Printers investing in fully automated sheet-wrap offset presses may be surprised by the before-and-after contrast between the way they used to print and the way they can now print through automation.
“With the old model, we thought we were fast,” said Charlie Cox, co-owner and COO of Wallace Carlson Printing in Minnetonka, Minnesota. “We weren’t. When we introduced the new press, this was clearly evident within the first year. “
Cox spoke on November 3rd as a panelist in a discussion on sheetfed press automation during the commercial offset segment of PRINTING United Digital Experience. He was joined by Scott Burnett, director of production at Cedar Graphics in Hiawatha, Iowa; Kevin Heslin, president of Seaway Printing in Green Bay, Wisconsin; and Shawn Sundquist, president of Range Printing in Brainerd, Minn. Patrick Henry, Senior Editor for NAPCO Media’s Printing and Packaging Group, was the moderator.
The talk focused on how automation improves both the performance of the press and the profitability of the work done on it. Panelists were asked to identify the key features of automation and the benefits these improvements have brought to their operations.
More efficient tasks with Press Automation
Everyone agreed that speeding up press manufacturing and job changes are paramount. They also mentioned plate changes, sheet size changes, ink settings, fountain settings, putting job information into the press, and monitoring press running as tasks that automation made more efficient.
At Cedar Graphics, Burnett said, “We focus heavily on the job-to-job transition and the functions of hanging plates, putting job information on the press, ink settings, level settings and changes in sheet size are most critical to us. Automating and doing this at the same time are enormous values for us. “
Cox agreed tThe goal of the automation was “to be one step ahead of the game of presets, sheet size changes, plate changes, washing, monitoring of the press run, shorter setup times and higher speeds”.
“We’re looking at the job transition from the last good hand to the first good hand,” noted Heslin. “Hanging plates, registering conspicuously, adding color – this is where we make the greatest impression when we work automatically. Typically 80% to 85% of our manufacturers are less than two minutes away in 50 sheets of paper. “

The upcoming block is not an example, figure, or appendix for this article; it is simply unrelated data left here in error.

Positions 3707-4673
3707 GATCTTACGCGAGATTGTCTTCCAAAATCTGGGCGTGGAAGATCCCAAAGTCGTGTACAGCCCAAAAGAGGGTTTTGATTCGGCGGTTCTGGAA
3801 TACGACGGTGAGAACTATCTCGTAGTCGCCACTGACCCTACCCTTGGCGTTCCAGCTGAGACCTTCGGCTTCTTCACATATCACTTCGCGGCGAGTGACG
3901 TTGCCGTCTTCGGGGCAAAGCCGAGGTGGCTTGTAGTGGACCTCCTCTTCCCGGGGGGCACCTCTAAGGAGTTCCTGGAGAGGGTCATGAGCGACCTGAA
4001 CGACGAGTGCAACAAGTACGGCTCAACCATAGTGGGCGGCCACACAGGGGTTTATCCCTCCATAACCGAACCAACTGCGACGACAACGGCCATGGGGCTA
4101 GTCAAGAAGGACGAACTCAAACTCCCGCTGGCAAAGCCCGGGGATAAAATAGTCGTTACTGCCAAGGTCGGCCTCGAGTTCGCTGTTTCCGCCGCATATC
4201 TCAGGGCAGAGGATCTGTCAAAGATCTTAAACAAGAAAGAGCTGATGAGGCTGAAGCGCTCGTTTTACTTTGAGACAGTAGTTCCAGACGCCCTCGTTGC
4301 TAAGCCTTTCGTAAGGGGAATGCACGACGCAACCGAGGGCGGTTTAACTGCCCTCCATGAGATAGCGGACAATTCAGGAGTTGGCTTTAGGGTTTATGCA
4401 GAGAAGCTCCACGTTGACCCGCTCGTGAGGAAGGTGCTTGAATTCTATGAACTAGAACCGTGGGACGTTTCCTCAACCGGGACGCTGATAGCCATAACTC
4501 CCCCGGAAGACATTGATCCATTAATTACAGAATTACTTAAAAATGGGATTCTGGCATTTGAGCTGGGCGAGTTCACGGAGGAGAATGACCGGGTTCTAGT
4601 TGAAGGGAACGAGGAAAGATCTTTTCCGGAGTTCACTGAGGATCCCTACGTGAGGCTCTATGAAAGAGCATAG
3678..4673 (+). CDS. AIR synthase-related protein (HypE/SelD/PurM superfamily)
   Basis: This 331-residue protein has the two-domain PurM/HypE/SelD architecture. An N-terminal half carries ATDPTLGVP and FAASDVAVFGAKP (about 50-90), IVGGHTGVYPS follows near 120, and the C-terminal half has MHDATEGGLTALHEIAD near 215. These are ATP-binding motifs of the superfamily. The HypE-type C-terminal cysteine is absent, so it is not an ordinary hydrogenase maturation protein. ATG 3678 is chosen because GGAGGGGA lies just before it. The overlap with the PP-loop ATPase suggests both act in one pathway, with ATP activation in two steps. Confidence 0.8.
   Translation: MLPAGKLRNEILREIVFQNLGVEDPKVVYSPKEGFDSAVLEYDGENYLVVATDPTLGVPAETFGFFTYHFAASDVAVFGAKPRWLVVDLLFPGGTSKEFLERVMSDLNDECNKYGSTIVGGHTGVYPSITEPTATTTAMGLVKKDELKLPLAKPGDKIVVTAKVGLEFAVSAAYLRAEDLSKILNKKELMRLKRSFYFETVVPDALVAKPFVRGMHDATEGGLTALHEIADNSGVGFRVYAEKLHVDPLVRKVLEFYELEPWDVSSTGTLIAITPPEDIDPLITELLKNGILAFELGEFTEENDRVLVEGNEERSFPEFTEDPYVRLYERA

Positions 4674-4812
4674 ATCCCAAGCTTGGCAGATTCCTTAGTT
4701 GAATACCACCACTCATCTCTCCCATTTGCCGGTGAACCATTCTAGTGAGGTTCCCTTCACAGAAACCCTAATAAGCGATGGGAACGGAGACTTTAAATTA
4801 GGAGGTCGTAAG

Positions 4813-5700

Sundquist described the instant curing LED UV technology as an addition to automation, as it shortens lead times and delivers higher quality. “Makereadies are key – how quickly you can go from job to job and from sheet size to sheet size,” he said. “But it’s also the ink technology itself, because it flows into other processes.”
According to Sundquist, Range Printing has “made a huge gamble” by investing in a fully automated press with LED UV equipment to replace two older, partially automated presses. The reward, however, is “the financial picture of being able to summarize the work on one machine. Be able to create more jobs in one day, make customers happier, and improve the bottom line. “
According to Heslin, the Seaway Printing experience was similar. “We work more on one platform – a press does most of the work and does it very efficiently. With the automation that we have, it’s easier to get a more consistent result from day to day.
Cox admitted that investing in a “monster HUV eight-color perfector” to replace three conventional printing machines was “a great risk from the start”. Within 12-14 months of installation, he said, “Our throughput increased by over 20%, our waste reduction has dropped significantly, and we have just been a lot more efficient.”
Burnett said the fully automated press at Cedar Graphics was so productive that “we were actually able to remove that press and reposition these people in our digital space, which is a huge area of growth for us.”
Burnett also highlighted the relationship between print efficiency and profitability. “Paid time is really the key to adding value to a job, and we’re focused on reducing that non-billed time from the last good sheet to the first sellable sheet on the next job. We try to set the standard of less than three minutes from the last good sheet to the first finished sheet of the next job. “
However, the automation of press work does not automatically guarantee a seamless overall workflow. Heslin and Cox identified the bottlenecks that can arise when the finishing department tries to keep up with the performance of a highly efficient automated press. Burnett mentioned that space in the shipping department needs to be reserved for loads that cannot be parked in the bindery during particularly busy times.
Sundquist added a different perspective, pointing out that pressroom automation is his company’s “best recruiting tool” because of its technological appeal to potential employees. Heslin agreed that this fits well with the realities of today’s job market.
With automation, he said, “It’s easier to train. We see millennials, and their idea of long hours at work is two to three years. So you certainly can’t spend four or five years training them. “
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